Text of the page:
In a sign of the times, Carndonagh now has eight ‘Good-as-New’ shops currently operating. This revelation comes against a report last week which suggested the vast majority of families in this country now have less than 40 euro disposable income each week after bills are paid.
Kevin Cooley, of the St Vincent DePaul in Donegal, says there is no doubt the impact of government charges is severe while Fianna Fail’s Charlie McConalogue says it is evident more and more families locally are having to ‘recycle’ rather than splash out on something new.
Speaking to the Journal Mr Cooley said: “What we are finding is that the cumulative effect of domestic charges and other items - particularly fuel - when added together is having a major effect on families who are struggling. The government keep saying, and there is a certain truth in the claim, that the charges are not excessive but the reality is that when you added them all up the cumulative effect is major.”
Claims that the economic situation is improving nationally are not reflected here either - “There is no sign that things are improving in this area. Many people are struggling very badly,’ said Mr Cooley.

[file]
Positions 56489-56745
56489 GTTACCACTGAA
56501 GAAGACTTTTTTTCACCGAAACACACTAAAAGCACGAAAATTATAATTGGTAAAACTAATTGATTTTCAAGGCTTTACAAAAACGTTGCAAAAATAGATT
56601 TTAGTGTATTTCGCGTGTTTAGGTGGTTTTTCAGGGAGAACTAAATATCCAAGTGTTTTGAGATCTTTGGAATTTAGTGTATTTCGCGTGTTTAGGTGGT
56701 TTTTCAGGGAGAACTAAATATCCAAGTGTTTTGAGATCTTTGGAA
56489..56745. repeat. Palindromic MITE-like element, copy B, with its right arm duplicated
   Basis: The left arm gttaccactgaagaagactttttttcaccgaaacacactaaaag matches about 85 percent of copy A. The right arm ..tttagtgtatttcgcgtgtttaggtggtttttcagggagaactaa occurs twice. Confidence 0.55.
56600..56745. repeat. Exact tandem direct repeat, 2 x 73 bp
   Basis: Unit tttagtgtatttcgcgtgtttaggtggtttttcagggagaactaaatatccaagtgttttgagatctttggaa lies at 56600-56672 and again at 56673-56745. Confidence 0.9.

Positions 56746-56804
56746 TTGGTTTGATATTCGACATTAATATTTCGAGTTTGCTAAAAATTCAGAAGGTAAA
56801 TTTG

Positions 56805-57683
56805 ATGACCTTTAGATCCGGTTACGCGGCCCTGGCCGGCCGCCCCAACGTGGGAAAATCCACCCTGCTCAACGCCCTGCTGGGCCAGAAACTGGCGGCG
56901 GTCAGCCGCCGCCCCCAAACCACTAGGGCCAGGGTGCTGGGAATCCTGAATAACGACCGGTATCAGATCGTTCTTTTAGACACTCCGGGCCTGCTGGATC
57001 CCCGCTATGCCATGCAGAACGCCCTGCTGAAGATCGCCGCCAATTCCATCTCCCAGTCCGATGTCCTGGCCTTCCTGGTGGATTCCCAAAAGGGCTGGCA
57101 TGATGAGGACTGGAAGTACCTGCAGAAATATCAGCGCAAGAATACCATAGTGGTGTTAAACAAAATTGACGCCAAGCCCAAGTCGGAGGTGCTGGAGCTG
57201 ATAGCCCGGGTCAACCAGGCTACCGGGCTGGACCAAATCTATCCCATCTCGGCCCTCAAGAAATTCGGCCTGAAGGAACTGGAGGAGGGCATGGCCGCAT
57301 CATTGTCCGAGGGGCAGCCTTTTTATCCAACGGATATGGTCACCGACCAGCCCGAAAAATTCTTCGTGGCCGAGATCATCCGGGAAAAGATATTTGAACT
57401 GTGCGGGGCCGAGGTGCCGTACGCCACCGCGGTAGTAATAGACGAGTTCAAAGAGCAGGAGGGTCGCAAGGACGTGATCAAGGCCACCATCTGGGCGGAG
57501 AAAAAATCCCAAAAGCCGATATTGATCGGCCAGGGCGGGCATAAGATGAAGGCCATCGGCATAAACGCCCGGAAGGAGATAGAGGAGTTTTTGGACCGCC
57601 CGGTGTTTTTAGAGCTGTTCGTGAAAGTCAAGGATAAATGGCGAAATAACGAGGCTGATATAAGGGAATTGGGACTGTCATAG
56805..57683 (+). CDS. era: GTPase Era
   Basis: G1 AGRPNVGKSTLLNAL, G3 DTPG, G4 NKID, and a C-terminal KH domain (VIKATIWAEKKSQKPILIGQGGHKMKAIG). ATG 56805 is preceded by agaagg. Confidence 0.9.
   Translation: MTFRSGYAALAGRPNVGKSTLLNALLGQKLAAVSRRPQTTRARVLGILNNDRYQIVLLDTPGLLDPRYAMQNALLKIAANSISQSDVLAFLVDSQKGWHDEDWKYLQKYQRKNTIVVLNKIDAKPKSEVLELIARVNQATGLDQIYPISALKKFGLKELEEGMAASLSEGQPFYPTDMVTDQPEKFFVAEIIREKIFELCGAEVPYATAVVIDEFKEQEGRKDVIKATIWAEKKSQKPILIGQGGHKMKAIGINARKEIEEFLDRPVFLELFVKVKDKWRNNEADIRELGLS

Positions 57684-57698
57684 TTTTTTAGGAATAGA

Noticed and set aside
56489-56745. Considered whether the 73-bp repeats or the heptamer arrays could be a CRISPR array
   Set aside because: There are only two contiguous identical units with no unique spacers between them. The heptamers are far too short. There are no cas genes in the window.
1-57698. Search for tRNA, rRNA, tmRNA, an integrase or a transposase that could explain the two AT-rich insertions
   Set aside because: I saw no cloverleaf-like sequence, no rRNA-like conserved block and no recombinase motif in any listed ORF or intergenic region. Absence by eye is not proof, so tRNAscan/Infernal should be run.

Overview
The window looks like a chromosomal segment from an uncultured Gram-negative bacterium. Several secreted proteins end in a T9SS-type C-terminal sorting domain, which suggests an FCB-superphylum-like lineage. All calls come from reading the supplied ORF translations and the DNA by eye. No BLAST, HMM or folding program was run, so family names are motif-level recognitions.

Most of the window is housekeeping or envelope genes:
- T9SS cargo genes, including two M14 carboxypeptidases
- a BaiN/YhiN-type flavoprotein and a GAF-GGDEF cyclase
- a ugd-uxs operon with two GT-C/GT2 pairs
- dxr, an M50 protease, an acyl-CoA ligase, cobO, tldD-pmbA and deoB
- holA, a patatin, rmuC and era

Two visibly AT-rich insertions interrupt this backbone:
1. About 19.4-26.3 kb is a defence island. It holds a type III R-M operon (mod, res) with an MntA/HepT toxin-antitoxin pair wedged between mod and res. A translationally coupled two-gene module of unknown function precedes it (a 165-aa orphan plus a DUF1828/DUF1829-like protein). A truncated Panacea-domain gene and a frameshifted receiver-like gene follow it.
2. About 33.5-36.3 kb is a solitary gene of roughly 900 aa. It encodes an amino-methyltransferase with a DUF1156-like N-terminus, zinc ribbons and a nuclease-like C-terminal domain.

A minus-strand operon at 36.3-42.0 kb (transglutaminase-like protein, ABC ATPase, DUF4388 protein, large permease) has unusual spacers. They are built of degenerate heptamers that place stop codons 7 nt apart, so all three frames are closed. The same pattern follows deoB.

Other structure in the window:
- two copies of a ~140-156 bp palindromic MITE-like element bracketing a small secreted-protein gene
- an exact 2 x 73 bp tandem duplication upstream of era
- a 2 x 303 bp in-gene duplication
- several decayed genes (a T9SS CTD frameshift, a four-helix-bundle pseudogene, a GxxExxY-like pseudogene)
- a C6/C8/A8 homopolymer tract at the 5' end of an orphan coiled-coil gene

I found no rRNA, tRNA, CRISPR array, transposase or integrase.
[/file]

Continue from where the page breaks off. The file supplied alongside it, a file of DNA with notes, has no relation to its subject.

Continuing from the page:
Donegal North East TD Charlie McConalogue said the pressure on families now was ‘significant’.
He commented: “The fact that there are eight ‘Good-as-New’ shops is a reflection of not only what is going on Inishowen but across the country. These shops are providing a great service in that not only are they being used to raise funds for various charities but also proving a useful outlet for families in these tough times
“People are worried and are being careful with their money, and rather than splashing out on new items they are recycling. People are doing their best to get by, and if they can get bargains that’s all to the good.”
The Fianna Fail representative said possibly a wider issue was the whole psychological effect the current recession was having on families, particularly men.
He said: “There is massive pressure on families now. Here in Inishowen we had a lot of men involved in the construction, people who worked long hours for good money to provide for their families. Now they have nothing to do, and no money coming in. They are, in many cases, just walking about. The psychological effects are severe, and the impact on families is massive. I don’t think that whole issue has been recognised by the authorities or addressed in any way. Being out of work creates a whole host of difficulties that we, as a society, need to take on board. It can also be very, very tough on a wife and children when this happens.
“I would also contend that the government when framing the next budget and introducing new policies should take cognisance of this.
“The whole emphasis has got to be on job creation and getting people back to work.”